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Can a domain communicate with database on another account?

Discussion in 'Database Discussion' started by biggsy, Jan 20, 2011.

  1. biggsy

    biggsy Member

    Jan 20, 2011
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    Hi there, I have a few domains on my cpanel server which use a db and there is also a 'master' site which is trying to connect to the databases on the other sites. On an old plesk server we achieved this by using the mysql root password.

    I wondered if this is possible with cpanel where domain 1 can talk to domain 2's database.

    They are the same owner (root).

    Does anyone have any ideas?


  2. cPanelDavidN

    cPanelDavidN Integration Developer

    Dec 17, 2009
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    Houston, TX
    cPanel Access Level:
    Root Administrator
    Sharing databases between cPanel accounts.

    Hi Andy,

    So, each domain is on its own cPanel account, right? Currently there's not an out of the box solution for this. Depending on how you plan to access the databases, you may have an easy option that's not provided in the the cPanel interface.

    If you just need web applications on each domain to access the same database, you can just simply provide the database credentials to the application. Since it will operate complete outside the scope of cPanel, there's no need to establish if the cPanel account who's domain is servering the application has "permission" or a sense of "ownership" on the database.

    If, on the other hand, you need cPanel to list the "shared" database, or to use phpMyAdmin on any given account with "shared" access, it's a little more involved. Normally, I don't recommend sharing databases between accounts, but I understand that in some situations there's a valid reason. Below I've itemize how this is done in brief and then in detail; you'll need root access to the server (or at least a reseller with "all root" privileges if you use WHM). If you don't have root, and you've got multiple cPanel accounts, and you're sharing databases, I'd consider getting a VPS. You can usually get one at a reasonable price and you will have root, which will make various customizing easier (and this how-to possible).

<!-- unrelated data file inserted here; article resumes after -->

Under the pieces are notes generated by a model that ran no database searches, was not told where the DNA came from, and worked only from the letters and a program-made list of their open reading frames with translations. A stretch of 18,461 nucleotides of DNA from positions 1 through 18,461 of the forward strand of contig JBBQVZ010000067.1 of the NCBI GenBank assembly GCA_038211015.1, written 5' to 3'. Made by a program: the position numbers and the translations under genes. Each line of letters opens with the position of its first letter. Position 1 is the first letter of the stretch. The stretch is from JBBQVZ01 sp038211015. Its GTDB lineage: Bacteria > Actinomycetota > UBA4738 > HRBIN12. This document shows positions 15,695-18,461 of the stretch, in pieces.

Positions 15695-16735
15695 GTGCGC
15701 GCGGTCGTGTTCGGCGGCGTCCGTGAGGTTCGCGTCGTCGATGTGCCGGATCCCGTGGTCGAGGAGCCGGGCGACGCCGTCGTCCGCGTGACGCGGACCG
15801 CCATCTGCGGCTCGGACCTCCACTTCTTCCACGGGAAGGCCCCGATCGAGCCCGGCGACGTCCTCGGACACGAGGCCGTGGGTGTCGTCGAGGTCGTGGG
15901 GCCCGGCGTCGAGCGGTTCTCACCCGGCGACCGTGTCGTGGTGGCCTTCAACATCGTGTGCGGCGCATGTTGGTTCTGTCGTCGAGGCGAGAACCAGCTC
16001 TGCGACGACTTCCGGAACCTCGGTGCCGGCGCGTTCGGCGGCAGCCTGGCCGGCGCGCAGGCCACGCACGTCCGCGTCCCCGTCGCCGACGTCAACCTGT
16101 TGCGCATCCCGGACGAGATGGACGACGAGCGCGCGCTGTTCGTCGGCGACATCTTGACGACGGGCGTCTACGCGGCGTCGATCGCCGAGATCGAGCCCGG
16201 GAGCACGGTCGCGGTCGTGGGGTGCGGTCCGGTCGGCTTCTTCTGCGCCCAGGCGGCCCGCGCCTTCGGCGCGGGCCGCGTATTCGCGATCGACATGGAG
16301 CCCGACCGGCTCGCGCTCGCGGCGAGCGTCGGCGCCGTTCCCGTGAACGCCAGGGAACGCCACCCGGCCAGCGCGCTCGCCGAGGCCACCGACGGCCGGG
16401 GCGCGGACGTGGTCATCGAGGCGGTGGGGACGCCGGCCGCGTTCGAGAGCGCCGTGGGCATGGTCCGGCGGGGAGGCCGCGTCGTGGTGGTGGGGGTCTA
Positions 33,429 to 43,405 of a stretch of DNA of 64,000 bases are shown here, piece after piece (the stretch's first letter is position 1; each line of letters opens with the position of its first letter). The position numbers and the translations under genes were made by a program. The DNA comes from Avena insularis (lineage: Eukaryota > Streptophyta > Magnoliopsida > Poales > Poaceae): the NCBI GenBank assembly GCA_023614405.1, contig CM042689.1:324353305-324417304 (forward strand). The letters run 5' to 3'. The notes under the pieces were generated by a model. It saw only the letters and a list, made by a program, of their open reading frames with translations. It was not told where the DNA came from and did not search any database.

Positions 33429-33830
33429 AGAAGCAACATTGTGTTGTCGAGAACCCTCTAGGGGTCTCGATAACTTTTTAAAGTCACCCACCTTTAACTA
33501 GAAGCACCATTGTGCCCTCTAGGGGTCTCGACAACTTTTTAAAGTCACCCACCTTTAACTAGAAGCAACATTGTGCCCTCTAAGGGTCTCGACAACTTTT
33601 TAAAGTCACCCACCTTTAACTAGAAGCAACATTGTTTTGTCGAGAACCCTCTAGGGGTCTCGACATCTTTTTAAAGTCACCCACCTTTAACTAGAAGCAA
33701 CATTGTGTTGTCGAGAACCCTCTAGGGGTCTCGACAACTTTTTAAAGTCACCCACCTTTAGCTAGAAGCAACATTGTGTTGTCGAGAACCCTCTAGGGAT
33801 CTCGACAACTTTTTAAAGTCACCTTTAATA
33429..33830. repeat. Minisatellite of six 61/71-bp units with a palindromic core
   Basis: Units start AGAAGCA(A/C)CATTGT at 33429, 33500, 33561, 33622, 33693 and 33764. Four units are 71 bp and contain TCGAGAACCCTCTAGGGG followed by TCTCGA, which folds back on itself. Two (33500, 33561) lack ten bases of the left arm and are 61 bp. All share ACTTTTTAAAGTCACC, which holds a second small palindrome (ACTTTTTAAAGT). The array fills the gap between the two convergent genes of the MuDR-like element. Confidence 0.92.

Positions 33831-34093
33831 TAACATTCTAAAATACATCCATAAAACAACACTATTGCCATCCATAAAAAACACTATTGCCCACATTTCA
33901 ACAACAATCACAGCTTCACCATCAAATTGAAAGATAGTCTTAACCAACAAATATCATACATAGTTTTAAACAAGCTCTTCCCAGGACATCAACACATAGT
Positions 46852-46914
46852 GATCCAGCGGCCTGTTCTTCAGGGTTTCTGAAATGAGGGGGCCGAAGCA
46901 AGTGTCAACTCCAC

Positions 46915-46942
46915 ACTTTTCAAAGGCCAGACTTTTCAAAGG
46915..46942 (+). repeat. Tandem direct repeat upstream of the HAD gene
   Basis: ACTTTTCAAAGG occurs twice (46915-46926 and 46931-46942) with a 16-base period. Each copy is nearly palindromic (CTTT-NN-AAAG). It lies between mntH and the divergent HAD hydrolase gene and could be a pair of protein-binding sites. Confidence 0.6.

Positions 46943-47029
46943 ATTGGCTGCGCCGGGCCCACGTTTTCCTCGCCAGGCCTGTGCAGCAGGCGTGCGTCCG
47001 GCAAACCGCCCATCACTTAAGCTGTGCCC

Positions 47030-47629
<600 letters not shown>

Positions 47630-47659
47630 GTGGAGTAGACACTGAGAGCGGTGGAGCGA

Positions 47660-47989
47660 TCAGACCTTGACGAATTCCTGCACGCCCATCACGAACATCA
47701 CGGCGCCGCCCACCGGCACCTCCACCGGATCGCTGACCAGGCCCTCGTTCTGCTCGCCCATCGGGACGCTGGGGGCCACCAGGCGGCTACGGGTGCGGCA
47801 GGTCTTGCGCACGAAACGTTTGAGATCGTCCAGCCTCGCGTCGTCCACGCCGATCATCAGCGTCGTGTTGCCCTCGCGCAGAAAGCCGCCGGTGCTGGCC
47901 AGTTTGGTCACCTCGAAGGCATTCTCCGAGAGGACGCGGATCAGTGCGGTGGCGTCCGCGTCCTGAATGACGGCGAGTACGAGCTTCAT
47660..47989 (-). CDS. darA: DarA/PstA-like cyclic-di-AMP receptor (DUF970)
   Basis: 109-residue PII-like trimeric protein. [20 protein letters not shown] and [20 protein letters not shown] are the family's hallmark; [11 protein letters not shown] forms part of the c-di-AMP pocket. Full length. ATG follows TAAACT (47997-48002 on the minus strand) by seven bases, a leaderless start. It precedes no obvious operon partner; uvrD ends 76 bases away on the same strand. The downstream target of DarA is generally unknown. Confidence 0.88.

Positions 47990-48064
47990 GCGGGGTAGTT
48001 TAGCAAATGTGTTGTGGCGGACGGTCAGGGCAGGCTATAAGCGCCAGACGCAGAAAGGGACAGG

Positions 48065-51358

Short steps:
    1) add "shared" db name to each cPanel account's DB resource file (/var/cpanel/databases/$cpuser.yaml)
    2) remove each cPanel account's DB Resource cache file (/var/cpanel/databases/$cpuser.cache)
    3) invoke the Mysql::updateprivs call to add proper MySQL privileges

    Each cPanel account has a DB resource file. If your cPanel account name is 'john', then it will be /var/cpanel/databases/john.yaml. There will also be a cached version /var/cpanel/database/john.cache. These files are only writable by root. This pair of files can be considered the authoritative list of databases for the cPanel account (at least as far as cPanel code is concerned).

    In order the cPanel UI and phpMyAdmin to "see" that you have access to this database, you'll need to update those files as well as have the proper privileges set within MySQL. So the easiest way to do this is:

    1) log into WHM as root (or reseller with 'all root' privileges) and navigate to the SQL section
    2) select "Database Map Tool"
    3) select the cPanel account that you want to "share" the database with
    4) in the "Database Names" field put in the full, literal database name that you are sharing (the database must already exist, ie: 'john_wordpress1')
    5) click "Submit Query" and you should receive a message noting that "The user's dbmap has been updated"

    At this point you've update the DB resource files. Now we must add the MySQL permissions for the cPanel account the "shared" database. You could log into MySQL an manually add the permissions, but the following is much easier:

    6) log into cPanel as the user whose "dbmap" you just "updated"
    7) select the "MySQL Databases" icon, this should take you to the cPanel UI for managing your cPanel user databases (and virtual db users).
    8) you're done. Just by loading this page, cPanel invokes the Mysql::updateprivs API call. The purpose of this API call is to ensure that databases itemized in the user's "map" file have the respective MySQL privileges within MySQL.

    Now you just do it all the cPanel accounts you want to add to the "shared" database. This process with only work on cPanel 11.28 or higher. This is due to DB Mapping feature set that was introduced in that release. It's possible that this procedure will change as the DB Mapping feature set matures, but there is no such plan at this time.

    Hope this helps.


    PS. for anyone interested, this information and more concerning DB Mapping is available in a white paper here,
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